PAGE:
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and whatever canal reason it is. that point, daniel tweeps -- in other news on the domestic front, "the washington times" reporting -- below that, an oklahoma judge on monday block a state law -- also this morning from the nation section of "usa today" --
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below that is a story about the aftermath of superstorm sandy. the task force lays out guidelines for spending $50 billion in hurricane relief. elected officials and private groups look the report. a little more than $9 billion of that money has been spent. that is from "usa today" this morning. finally, on this question of temporarily suspending military aid to egypt, i just want to let you know about this. from "the new york times" this morning --
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that is something to watch on this question of military aid to egypt and what should be done next with that country and the violence is happening there. joining us on the phone is jeff schapiro, here's the politics columnist from "the richmond times dispatch." yesterday,n with attorneys for the governor and his wife met with federal prosecutors in an attempt to convince the authorities that they should not be investigated. investigated being for? how did we get to this point? [indiscernible] this is public corruption.
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johnny williams is the head of the supplement company here in the richmond area. the company to strenuously denies there was a quid pro quo as required by the united states . thee is an ominous sign for governor and his wife, maureen. this all largely grew out of an investigation over a year ago at the executive mansion. the chef, the celebrity chef, was accused of stealing groceries from the kitchen. in his defense, or part of his defense, he has been fishing on the mcdonald's -- dishing on mcdonald's. he gave a $15,000 cash gift to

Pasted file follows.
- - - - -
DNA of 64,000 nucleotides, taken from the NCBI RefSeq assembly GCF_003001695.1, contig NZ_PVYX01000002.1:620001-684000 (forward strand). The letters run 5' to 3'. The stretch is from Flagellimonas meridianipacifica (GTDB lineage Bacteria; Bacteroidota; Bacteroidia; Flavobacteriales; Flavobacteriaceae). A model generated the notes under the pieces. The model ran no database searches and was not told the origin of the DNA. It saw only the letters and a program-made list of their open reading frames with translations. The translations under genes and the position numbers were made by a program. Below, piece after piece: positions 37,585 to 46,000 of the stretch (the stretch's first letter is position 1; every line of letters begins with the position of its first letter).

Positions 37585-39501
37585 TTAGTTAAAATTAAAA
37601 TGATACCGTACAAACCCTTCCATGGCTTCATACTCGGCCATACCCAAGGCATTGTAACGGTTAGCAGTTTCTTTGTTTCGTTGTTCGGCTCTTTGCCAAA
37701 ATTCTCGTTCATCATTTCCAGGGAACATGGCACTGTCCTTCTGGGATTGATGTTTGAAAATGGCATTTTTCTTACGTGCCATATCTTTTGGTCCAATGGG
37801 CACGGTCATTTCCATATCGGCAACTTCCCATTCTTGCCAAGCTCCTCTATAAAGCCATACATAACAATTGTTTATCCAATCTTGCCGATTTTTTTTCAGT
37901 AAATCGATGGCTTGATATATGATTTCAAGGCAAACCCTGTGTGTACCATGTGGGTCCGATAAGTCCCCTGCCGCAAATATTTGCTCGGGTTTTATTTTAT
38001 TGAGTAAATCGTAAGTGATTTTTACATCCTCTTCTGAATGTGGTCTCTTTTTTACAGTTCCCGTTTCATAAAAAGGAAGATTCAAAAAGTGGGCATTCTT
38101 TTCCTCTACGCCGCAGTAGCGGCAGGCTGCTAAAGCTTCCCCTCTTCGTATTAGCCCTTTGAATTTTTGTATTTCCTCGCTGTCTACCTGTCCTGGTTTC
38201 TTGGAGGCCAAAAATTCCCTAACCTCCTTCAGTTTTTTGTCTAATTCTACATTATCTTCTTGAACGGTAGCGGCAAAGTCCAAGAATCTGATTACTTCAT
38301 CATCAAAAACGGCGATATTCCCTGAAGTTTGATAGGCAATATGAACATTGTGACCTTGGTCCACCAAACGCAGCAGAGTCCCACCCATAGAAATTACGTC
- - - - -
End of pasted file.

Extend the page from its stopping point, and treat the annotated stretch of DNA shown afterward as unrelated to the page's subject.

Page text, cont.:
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one of the mcdonald's daughter's to pay for the catering at her wedding. this has been accelerating since the end of march. ofthe closing months it isor mcdonnell's term, largely overshadowing what he is saying. host: yesterday he was talking about the budget situation in the state of virginia. the cover of the front page -- this being overshadowed by what is happening on the personal ?ront last week he spent almost every single day on the road. this is part of an annual effort by the governor to help take his office to the taxpayers.
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by thisvershadowed investigation. there was a gubernatorial election underway, of course. it is one of two of the country this year. if to have been overshadowed by this controversy, in large part because the republican nominee for governor also has ties to mr. williams. he is taken out $18,000 of gifts from it. the attorney general's office was battling with mr. williams , nowny over a tax bill approaching $2 million. this is a constant in virginia politics. governor said the about this? why are he and his wife meeting separately? why do they have separate legal teams? what with the two of them say? the governor has private
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lawyers as well as taxpayer supplied lawyers. the first lady has a private counsel as well. in a criminal proceeding there is no way under law that one could testify against the other. this is old-fashioned public corruption. to of the points that needs be made about mrs. mcdonald, she is not a public official. supply, or the governor has to supply, legal counsel for her. host: what did the two of them face? this is a federal law they have allegedly broken, not a virginia law. what do they say? user possibly criminal charges that can be brought
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against the governor. there is a good deal of uncertainty about what might come from this. virginia has a long reputation of relatively clean politics. there was a member of the state legislature recently snagged and a federal corruption case. he is out serving nine years in a federal penitentiary. this is fairly high stakes and is very unusual for virginia. there are a number of points of law issued here that top that. there is legislation dealing possibly the tax laws and security laws. the least of his problems would be virginia's disclosure laws. that would be a misdemeanor under federal -- under state
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law. it is the host: least of his difficulties. host:jeff schapiro, political columnist for "the richmond this -- for "the richmond times." up next we are going to be talking about finding consensus on immigration. they turned a former shell oil president will be joining us for discretion on the oil industry -- for a discussion on the oil industry. we will be right back. ♪ tonight, on c-span's encore presentation of first ladies. >> one of our most controversial collections is the white house china. it was controversial at the time, remains controversial to this day, because of the pattern of the china.